US762847117 Nov 20088 Dec 2009Silverbrook Research Pty LtdInkjet heater with heater element supported by sloped sides with less resistance
US763195729 Aug 200215 Dec 2009Silverbrook Research Pty LtdPusher actuation in a printhead chip for an inkjet printhead
US763236124 Jan 200515 Dec 2009Tini Alloy CompanyHyperelasticity; Cu-Al-Ni alloy; free of cold work and heat treatment; aerospace, military, automotive, medical devices such as catheter guide wires; laproscopic instruments; stents; microelectronics, and consumer products
US763759425 Sep 200629 Dec 2009Silverbrook Research Pty LtdInk jet nozzle arrangement with a segmented actuator nozzle chamber cover
US76375957 May 200829 Dec 2009Silverbrook Research Pty LtdNozzle arrangement for an inkjet printhead having an ejection actuator and a refill actuator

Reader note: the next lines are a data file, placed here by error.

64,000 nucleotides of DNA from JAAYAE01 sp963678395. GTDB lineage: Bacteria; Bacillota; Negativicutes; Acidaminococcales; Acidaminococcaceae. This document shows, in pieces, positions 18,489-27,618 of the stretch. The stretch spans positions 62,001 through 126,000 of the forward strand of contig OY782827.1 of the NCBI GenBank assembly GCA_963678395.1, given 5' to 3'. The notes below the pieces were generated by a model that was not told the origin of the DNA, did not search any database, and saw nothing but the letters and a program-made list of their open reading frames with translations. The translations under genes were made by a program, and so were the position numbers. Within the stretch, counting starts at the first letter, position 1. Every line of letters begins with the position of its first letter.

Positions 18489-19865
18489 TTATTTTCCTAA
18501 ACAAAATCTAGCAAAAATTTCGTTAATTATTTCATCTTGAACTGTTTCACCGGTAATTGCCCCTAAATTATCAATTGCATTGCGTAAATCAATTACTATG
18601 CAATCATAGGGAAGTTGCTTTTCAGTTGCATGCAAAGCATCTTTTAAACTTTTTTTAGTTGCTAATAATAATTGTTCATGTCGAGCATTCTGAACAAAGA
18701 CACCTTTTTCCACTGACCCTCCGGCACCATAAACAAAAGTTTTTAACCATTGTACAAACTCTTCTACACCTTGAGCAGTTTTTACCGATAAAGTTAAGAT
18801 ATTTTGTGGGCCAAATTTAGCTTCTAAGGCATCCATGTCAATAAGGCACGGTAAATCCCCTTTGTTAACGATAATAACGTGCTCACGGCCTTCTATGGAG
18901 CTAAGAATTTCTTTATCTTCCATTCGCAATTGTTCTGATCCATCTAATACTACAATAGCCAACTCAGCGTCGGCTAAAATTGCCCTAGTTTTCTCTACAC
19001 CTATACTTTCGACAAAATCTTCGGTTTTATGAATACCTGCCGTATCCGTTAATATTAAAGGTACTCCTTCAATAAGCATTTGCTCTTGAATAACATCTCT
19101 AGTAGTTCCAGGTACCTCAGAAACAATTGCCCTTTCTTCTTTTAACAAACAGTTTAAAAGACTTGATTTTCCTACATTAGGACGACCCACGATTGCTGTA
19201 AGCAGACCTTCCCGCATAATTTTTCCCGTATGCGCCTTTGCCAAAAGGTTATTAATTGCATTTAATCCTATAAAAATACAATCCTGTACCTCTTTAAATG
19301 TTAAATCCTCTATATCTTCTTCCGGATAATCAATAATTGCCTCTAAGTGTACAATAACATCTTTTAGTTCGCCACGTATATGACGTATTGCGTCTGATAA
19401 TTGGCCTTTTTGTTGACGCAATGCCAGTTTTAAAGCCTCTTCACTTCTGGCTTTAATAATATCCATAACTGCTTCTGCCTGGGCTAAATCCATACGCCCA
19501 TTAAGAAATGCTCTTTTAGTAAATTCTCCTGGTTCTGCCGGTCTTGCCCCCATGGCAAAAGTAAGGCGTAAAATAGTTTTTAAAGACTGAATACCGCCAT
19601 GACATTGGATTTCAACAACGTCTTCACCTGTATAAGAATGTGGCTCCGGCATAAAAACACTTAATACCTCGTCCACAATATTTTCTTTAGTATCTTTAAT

US764131416 Jan 20085 Jan 2010Silverbrook Research Pty LtdPrinthead micro-electromechanical nozzle arrangement with a motion-transmitting structure
US764131522 Aug 20085 Jan 2010Silverbrook Research Pty LtdPrinthead with reciprocating cantilevered thermal actuators
US766997025 Feb 20082 Mar 2010Silverbrook Research Pty LtdInk nozzle unit exploiting magnetic fields
US766997324 Nov 20082 Mar 2010Silverbrook Research Pty LtdPrinthead having nozzle arrangements with radial actuators
US770838613 Apr 20094 May 2010Silverbrook Research Pty LtdInkjet nozzle arrangement having interleaved heater elements
US771287212 Aug 200811 May 2010Silverbrook Research Pty LtdInkjet nozzle arrangement with a stacked capacitive actuator
US771754328 Oct 200718 May 2010Silverbrook Research Pty LtdPrinthead including a looped heater element